Happy dog days of summer, everyone! It’s that time of year when it’s just so stinking hot that I really can’t stand much of anything touching my skin. Every year, about mid-July, I get to this point where I just stop all other projects and put my full focus on making a few sundresses. It seems, in my climate, I can never really have too many of them to get me through the long, hot and humid summers.
Have you noticed how many summer dress patterns (and RTW dresses, for that matter) feature these cute, button front closures? I’m not one to follow trends, but I’d say the button front dress is definitely a trend for summer 2018! This pattern is actually quite a few years old, but I was drawn to the 90’s vibe, button front, princess seams, and cute flared skirt, and, perhaps my most favorite feature, that eensy-weensy little spaghetti strap. This is the By Hand London Sabrina dress in View B.
For the main fabric I used this Peach Dandelion Slubbed Cotton Woven from Mood online. This fabric felt very crisp when it arrived, but after prewashing it became incredibly soft and took on a light, airy drape – perfect for a summer sundress! Of course I made my life 1000 x’s harder by attempting to pattern match this (unbalanced) pattern along those princess seams – which isn’t really possible so I had to settle for matching right along the waistline. It worked out pretty well, except things got a bit off at center back where the non-symmetrical nature of the print meant one of my dandelions got awkwardly cut off in the seam. Ah well! Close enough!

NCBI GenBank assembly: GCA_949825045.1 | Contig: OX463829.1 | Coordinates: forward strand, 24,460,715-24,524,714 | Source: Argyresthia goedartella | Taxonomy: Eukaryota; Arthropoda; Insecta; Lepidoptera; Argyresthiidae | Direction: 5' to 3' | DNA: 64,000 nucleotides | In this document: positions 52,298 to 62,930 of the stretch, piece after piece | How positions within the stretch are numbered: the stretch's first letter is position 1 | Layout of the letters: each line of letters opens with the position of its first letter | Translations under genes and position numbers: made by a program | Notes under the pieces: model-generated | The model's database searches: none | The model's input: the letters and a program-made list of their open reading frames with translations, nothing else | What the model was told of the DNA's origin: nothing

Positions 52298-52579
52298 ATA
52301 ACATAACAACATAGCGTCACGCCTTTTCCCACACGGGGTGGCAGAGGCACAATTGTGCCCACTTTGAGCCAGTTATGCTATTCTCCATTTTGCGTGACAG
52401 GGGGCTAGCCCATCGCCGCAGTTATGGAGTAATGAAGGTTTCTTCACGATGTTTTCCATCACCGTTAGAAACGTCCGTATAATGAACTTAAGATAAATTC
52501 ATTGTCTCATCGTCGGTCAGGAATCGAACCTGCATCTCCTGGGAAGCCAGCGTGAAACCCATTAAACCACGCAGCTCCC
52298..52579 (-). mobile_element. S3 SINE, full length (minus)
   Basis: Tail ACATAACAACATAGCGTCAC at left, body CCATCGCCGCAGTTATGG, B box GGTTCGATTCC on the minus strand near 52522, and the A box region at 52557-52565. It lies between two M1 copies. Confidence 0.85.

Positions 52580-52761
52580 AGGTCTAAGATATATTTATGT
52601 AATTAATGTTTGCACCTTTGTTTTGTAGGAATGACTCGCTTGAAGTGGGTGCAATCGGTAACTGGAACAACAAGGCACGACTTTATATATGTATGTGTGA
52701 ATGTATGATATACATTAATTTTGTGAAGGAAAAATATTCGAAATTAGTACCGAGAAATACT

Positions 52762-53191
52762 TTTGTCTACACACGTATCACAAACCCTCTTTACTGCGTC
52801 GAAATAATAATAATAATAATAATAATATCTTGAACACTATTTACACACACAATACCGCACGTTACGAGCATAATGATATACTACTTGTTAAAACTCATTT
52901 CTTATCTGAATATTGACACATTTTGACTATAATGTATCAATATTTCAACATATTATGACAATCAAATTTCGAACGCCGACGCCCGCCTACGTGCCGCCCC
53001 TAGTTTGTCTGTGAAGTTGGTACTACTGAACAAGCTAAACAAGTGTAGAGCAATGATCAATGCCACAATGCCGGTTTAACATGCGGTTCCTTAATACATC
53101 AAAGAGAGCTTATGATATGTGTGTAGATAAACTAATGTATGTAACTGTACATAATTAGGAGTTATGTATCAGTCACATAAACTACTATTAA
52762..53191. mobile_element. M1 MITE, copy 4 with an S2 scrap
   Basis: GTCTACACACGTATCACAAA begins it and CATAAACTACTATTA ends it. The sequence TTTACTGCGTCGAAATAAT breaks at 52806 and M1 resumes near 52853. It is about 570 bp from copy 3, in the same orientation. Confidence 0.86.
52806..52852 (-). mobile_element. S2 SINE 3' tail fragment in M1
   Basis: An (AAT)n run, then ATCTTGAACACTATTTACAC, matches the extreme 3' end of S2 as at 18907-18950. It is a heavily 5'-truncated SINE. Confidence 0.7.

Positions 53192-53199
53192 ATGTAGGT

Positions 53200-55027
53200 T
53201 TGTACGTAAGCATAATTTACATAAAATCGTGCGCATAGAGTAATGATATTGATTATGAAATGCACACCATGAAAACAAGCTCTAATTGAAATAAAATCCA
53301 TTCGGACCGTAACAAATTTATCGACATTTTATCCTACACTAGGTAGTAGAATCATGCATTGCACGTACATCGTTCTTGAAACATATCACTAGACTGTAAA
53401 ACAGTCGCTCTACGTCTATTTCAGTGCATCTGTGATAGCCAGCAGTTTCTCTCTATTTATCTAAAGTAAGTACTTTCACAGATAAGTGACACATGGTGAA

The fabric was a tad sheer so I decided to insert a lining. I used my most favorite and probably most blogged about fabric – this White Solid Viscose Batiste. I am not joking when I tell you that I would buy bolts upon bolts of this fabric. It feels so delicious next to the skin, and is so breathable. It makes the perfect lining, but is also gorgeous all on its own that I’ve used it as a fashion fabric before as well (like with my Edwardian Blouse). Of course this pattern didn’t call for a lining, so I simply cut the regular dress pieces, then sewed the facing onto the batiste lining, and made sure to hem the whole thing a couple inches shorter than the actual dress.
Of course, my “quick sundress” project kept getting more difficult as I had to sew 18 buttonholes for this baby. Not going to lie, on my manual 4-step buttonholer, it felt like 1000! Could I have cheated and omitted all the buttonholes below the waist – simply sewing the buttons through the placket and calling it a day? Of course. Did I? No. All those buttons are fully functional. Will I ever unbutton them all? Probably not, but at least I know they work!!
Fit-wise, I can think of a few things I would change on this dress. The princess seams are designed so the skirt flares out from the upper hip area, rather than from the waist, which really isn’t the most flattering on my shape. If I make this pattern again I would change that, and perhaps tweak a couple of the seams here and there. Is it enough to stop me from wearing this dress multiple times a week? No. Guys – it’s 100 degrees in the shade. This dress might be the only thing keeping me sane! Which is why I have another version already in the works!
How are you guys staying cool this summer?